Sinclair Refinance Deal Near

August 22, 2009|By Lorraine Mirabella | Lorraine Mirabella,lorraine.mirabella@baltsun.com

Sinclair Broadcast Group Inc., which had said it might be forced to file for bankruptcy protection because of substantial debt coming due, said it has reached a tentative deal to pay off nearly $438 million in convertible notes.

Under an agreement reached with a committee of note holders, Sinclair subsidiary Sinclair Television Group would issue notes that would mature in 2014 and be secured by a second lien on assets securing the television group's bank credit facility.

The broadcaster would use the proceeds to repurchase outstanding debt from note holders who are entitled to exercise options in May 2010 and January 2011. The company said it has a total $438 million of those convertible notes outstanding.

Sinclair said it would pay note holders 90 cents to 93.5 cents on the dollar, an offer that would depend upon getting at least 95 percent participation by note holders and raising sufficient funds from the private placement of notes.

The Hunt Valley owner of TV stations, facing declining advertising revenue amid the recession, said last month that it might consider filing for bankruptcy protection if it fails to restructure its debt or secure debt and equity financing through capital markets.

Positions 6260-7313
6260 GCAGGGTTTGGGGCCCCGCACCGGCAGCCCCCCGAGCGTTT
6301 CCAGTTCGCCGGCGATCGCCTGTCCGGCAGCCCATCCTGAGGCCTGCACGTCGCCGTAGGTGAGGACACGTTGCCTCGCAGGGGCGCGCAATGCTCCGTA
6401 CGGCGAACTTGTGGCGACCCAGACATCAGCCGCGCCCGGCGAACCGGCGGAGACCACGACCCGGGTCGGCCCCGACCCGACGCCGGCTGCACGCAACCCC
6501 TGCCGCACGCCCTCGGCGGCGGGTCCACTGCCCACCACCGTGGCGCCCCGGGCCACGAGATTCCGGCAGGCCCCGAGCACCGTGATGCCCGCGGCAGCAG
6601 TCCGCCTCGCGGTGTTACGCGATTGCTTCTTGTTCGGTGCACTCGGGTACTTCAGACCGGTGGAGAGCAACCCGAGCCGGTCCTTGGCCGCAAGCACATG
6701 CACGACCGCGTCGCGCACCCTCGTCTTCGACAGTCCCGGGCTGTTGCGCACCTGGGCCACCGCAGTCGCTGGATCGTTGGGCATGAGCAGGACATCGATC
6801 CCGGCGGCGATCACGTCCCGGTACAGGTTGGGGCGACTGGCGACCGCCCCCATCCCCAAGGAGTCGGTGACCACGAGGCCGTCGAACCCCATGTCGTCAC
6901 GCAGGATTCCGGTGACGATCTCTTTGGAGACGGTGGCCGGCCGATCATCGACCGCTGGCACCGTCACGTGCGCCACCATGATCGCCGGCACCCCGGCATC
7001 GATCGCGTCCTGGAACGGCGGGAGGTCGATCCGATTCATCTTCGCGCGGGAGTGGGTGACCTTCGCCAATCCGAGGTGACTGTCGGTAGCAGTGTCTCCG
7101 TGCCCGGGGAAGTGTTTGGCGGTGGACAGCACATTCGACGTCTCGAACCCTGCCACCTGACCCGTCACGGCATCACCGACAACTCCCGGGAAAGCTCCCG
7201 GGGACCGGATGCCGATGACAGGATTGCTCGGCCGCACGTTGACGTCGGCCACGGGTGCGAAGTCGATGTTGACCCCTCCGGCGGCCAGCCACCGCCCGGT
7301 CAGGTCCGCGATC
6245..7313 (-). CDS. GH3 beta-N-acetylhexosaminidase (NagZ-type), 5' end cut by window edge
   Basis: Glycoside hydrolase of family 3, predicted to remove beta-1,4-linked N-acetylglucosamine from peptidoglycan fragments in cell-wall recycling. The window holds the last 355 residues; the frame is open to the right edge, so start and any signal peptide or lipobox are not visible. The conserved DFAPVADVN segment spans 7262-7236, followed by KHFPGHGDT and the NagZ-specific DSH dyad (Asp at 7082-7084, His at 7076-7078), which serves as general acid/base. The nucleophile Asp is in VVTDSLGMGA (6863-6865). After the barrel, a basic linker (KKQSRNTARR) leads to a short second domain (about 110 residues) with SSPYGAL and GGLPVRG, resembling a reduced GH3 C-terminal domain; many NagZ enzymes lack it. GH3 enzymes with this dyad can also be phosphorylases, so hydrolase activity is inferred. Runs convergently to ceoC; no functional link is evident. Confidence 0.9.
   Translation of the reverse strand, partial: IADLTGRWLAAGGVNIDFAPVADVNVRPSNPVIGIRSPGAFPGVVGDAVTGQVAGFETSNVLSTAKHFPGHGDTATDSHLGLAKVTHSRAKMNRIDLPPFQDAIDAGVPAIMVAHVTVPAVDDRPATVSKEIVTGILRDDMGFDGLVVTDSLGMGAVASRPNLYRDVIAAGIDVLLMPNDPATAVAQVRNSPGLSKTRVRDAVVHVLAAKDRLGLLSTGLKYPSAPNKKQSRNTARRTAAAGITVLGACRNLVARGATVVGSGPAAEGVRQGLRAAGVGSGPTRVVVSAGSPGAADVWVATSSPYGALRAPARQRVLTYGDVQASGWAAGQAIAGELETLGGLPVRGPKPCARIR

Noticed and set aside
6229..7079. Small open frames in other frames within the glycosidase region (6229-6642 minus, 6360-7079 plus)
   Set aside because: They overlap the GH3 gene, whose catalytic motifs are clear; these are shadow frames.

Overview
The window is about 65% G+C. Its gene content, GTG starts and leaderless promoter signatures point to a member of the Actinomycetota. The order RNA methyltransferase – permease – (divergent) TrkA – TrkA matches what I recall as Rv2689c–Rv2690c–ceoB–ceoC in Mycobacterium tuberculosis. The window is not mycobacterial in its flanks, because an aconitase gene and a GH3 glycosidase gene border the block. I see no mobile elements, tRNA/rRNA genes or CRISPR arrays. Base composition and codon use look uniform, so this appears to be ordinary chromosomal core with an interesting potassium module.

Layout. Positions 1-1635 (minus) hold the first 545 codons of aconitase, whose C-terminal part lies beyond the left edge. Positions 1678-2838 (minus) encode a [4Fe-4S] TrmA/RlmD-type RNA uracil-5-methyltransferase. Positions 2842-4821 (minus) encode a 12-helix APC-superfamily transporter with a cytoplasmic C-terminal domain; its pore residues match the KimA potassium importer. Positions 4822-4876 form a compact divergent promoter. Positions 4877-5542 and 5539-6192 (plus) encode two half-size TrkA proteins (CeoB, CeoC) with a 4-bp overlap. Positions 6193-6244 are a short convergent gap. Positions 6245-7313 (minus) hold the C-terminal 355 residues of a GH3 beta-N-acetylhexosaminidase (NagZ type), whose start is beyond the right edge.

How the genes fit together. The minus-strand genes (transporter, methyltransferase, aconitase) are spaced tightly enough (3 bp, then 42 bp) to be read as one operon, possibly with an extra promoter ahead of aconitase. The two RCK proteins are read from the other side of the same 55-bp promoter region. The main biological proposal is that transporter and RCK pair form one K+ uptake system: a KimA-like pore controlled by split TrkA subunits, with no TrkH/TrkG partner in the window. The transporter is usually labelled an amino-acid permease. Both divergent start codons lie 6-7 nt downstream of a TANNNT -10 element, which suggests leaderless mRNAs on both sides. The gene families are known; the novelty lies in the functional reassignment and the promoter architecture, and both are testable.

The agreement reached Aug. 10 with note holders and announced Thursday would alleviate a portion of Sinclair's debt burden.

Earlier this month, the broadcaster announced that Cunningham Broadcasting Corp., whose debt obligation also could trigger a Sinclair bankruptcy, has received an extension until Oct. 30 to pay off $33.5 million. The extension allows Cunningham, whose six television stations are operated by Sinclair under an agreement, more time to work with its lenders on a solution, Sinclair said.

The company, which owns or operates 58 television stations, including Baltimore's Fox 45, depends heavily on the struggling automotive sector for advertising. Sinclair reported that second-quarter net income fell to $2.8 million, or 4 cents per share, from $11.8 million, or 13 cents per share, in the second quarter of 2008, and said net broadcast revenue from continuing operations fell nearly 19 percent to $133 million.

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